The credibility of such surveys stands and falls with the selection of experts (see Gavin’s article A new survey of scientists). It is important to identify relevant experts using objective criteria. For us, formal criteria such as professorships were not relevant; our objective was to reach active sea-level researchers. To this end we used the scientific publication database Web of Science of Thomson Reuters and let it generate a list of the 500 researchers who had published the most papers for the search term “sea level” in the last five years in the peer-reviewed literature. It was found that at least 6 publications were required for a scientist to make it onto this list. For 360 of those experts we were able to find email addresses. We asked those for their estimates of the sea-level rise from 2000 to 2100 and 2300, both the “likely” rise (17th to 83rd percentile) and the range of the 5th to the 95th percentile (the 95th percentile is the increase which with 95 % probability will not be exceeded, according to the expert). 90 experts from 18 countries provided their responses.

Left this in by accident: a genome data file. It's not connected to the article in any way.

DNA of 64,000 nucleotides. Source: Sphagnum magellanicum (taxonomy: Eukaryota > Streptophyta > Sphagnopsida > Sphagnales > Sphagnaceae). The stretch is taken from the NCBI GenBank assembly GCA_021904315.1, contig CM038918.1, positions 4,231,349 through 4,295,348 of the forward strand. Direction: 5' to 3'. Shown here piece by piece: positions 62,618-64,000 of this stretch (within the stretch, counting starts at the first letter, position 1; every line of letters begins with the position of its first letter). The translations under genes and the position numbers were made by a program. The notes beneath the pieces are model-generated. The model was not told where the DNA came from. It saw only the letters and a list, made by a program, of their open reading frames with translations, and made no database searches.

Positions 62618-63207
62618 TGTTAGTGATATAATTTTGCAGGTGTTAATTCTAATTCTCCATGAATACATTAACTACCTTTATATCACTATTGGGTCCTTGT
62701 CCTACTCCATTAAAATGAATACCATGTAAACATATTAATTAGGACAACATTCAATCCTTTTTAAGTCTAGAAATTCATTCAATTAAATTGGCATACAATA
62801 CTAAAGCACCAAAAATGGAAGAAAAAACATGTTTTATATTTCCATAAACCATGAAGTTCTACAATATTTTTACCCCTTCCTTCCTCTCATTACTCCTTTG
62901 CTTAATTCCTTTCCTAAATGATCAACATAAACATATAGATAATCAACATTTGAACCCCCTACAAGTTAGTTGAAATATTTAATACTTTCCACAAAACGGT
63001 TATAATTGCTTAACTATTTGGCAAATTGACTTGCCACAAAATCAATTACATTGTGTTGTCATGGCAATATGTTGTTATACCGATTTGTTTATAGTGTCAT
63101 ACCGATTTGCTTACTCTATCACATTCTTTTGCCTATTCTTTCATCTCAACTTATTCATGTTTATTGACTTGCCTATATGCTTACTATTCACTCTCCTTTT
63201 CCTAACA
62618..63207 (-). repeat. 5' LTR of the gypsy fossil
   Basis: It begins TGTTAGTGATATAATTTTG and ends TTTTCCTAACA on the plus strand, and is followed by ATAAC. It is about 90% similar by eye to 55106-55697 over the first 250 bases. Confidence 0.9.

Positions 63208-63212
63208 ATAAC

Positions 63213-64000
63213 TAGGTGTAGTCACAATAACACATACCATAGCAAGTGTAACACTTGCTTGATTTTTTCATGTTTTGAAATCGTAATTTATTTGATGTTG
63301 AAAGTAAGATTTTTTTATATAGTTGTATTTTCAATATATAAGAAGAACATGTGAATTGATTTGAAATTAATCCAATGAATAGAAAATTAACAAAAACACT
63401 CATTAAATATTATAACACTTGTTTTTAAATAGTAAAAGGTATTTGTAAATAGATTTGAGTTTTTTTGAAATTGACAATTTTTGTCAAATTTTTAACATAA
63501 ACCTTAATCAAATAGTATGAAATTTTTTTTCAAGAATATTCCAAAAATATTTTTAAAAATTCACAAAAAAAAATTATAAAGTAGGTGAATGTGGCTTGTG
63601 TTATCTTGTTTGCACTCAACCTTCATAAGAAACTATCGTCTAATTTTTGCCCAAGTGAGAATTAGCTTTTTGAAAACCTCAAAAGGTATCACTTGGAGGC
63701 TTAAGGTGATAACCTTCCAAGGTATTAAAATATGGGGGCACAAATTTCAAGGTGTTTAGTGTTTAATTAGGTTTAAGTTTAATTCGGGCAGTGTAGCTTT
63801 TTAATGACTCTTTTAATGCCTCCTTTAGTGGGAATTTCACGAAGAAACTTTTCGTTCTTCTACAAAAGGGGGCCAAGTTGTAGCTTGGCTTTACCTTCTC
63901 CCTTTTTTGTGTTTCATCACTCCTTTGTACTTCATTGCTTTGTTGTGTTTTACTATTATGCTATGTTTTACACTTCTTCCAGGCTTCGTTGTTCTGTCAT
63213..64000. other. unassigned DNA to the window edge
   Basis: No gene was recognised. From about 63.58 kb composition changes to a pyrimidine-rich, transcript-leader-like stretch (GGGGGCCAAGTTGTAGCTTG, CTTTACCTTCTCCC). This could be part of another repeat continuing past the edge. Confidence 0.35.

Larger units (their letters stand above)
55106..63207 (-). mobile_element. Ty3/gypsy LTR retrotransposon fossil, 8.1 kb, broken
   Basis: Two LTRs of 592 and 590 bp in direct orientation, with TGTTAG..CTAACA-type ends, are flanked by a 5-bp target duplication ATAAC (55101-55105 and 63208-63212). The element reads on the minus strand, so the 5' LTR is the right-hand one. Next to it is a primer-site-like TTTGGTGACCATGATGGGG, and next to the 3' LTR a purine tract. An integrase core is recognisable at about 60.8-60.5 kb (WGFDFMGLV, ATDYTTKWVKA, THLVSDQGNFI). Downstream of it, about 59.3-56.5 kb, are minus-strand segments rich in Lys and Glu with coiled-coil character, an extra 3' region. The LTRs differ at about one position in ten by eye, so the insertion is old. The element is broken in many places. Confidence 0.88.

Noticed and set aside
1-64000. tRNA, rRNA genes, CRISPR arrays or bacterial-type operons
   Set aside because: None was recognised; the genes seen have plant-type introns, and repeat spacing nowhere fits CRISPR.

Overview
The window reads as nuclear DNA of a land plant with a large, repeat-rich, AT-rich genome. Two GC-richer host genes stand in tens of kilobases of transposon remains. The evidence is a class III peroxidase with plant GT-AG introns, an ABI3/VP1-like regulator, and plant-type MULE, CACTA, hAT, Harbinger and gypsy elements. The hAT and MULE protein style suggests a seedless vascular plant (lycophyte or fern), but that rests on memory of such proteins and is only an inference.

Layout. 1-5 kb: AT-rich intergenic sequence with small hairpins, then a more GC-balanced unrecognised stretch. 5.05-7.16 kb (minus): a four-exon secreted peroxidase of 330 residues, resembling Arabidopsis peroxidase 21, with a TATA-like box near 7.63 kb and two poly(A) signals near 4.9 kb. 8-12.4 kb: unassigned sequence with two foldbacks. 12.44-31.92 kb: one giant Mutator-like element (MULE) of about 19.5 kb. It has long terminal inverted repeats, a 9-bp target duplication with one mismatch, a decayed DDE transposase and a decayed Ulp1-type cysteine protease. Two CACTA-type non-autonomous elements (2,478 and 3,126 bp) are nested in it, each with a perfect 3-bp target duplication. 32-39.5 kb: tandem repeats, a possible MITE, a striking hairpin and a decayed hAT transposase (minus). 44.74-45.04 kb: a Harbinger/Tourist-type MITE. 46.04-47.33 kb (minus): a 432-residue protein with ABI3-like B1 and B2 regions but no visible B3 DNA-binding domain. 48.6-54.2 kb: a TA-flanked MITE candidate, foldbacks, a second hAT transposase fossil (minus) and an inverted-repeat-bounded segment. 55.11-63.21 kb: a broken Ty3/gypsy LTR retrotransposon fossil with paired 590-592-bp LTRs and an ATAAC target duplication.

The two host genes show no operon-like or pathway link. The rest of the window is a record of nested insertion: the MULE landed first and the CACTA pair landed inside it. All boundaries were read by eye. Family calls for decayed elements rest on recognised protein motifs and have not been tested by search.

Sea-level: a bit of context
For context, the following figure from the current IPCC report summarizes the sea-level evolution:
Figure 1: Sea level rise according to the IPCC report of 2013. Shown is the past history of sea level since the year 1700 from proxy data (sediments, purple) and multiple records from tide gauge measurements. Light blue are the satellite data (from 1993). The two future scenarios mentioned in the text (RCP8.5 and RCP2.6) are shown in red and blue, with their “likely” uncertainty range according to the IPCC (meaning a 66 % probability to remain inside this range). Source: IPCC AR5 Fig. 13.27.
A more detailed discussion of the IPCC sea level numbers can be found here. The red and blue future scenarios correspond (to good approximation) to the two climate scenarios on which we surveyed the experts: blue a scenario with effective climate mitigation, red a scenario with a further unabated growth of emissions into the 22nd Century.
The survey results
The following graph shows what the surveyed experts expect for these two scenarios up to the year 2100:
Figure 2: Sea level rise over the period 2000-2100 for two warming scenarios (red RCP8.5, blue RCP3). The ranges show the average numbers given across all the experts. The inner (darker) range shows the 17 to 83 percentile values, the outer range the 5 to 95th percentiles. For comparison we see the NOAA projections of December 2012 (dashed lines) and the new IPCC projections (bars on the right). Since this graph shows the increase from the year 2000, about 25 cm should be added for a direct numerical comparison with the previous graph.